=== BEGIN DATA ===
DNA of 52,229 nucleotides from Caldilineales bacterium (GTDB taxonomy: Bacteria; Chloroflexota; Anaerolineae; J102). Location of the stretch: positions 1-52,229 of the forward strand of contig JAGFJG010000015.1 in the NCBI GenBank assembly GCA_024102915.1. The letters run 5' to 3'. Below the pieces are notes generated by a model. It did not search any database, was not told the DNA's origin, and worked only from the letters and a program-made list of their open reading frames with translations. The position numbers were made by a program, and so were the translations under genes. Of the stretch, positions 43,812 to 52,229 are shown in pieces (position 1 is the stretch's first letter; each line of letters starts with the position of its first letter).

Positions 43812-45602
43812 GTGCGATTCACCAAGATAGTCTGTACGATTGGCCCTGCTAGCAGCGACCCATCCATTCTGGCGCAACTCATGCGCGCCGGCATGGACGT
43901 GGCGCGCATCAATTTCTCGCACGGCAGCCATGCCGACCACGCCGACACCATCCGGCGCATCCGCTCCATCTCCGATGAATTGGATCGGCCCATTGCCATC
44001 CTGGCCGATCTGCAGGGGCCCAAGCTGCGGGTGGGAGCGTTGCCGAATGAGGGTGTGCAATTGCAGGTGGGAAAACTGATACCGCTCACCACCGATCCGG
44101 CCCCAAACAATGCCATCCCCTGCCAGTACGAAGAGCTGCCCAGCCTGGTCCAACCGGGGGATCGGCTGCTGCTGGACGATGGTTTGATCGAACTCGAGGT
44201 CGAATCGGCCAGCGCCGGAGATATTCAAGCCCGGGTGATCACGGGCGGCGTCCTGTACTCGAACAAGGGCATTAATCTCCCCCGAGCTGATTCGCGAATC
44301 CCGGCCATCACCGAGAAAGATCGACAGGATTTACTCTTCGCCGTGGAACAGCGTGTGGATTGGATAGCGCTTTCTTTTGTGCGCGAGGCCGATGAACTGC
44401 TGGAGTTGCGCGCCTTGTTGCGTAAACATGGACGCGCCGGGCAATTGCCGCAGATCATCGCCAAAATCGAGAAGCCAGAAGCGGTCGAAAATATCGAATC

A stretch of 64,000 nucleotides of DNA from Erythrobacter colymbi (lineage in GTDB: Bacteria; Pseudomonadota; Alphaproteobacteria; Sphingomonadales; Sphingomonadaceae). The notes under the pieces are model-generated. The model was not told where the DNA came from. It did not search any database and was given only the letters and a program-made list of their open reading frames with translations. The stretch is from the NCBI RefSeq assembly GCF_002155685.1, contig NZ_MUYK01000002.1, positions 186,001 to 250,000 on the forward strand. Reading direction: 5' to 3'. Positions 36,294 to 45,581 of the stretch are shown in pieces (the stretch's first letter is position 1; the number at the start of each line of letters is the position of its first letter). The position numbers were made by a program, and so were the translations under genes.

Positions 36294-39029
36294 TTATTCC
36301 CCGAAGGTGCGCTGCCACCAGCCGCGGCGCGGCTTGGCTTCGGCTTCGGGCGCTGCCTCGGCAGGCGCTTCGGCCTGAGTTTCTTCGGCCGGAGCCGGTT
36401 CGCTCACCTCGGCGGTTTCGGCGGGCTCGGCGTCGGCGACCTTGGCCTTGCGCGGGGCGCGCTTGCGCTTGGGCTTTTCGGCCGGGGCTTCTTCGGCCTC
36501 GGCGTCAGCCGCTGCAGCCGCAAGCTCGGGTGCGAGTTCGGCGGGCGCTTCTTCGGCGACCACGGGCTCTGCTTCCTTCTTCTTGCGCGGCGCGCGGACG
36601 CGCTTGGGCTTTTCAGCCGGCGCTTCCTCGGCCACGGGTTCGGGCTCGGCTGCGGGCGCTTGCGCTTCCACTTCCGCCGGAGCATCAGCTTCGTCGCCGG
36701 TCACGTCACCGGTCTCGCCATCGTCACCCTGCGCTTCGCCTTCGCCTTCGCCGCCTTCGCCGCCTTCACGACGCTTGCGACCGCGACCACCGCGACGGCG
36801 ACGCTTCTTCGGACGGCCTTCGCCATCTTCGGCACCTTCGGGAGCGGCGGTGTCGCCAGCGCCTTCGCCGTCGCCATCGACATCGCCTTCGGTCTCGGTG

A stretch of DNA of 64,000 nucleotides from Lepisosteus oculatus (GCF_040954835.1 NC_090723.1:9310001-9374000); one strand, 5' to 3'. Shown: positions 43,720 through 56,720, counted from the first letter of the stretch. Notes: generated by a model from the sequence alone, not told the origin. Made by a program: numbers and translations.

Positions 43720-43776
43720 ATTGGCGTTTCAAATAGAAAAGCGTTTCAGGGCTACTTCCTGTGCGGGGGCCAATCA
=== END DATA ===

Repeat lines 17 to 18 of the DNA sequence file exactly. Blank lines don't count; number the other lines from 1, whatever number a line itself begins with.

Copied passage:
36701 TCACGTCACCGGTCTCGCCATCGTCACCCTGCGCTTCGCCTTCGCCTTCGCCGCCTTCGCCGCCTTCACGACGCTTGCGACCGCGACCACCGCGACGGCG
36801 ACGCTTCTTCGGACGGCCTTCGCCATCTTCGGCACCTTCGGGAGCGGCGGTGTCGCCAGCGCCTTCGCCGTCGCCATCGACATCGCCTTCGGTCTCGGTG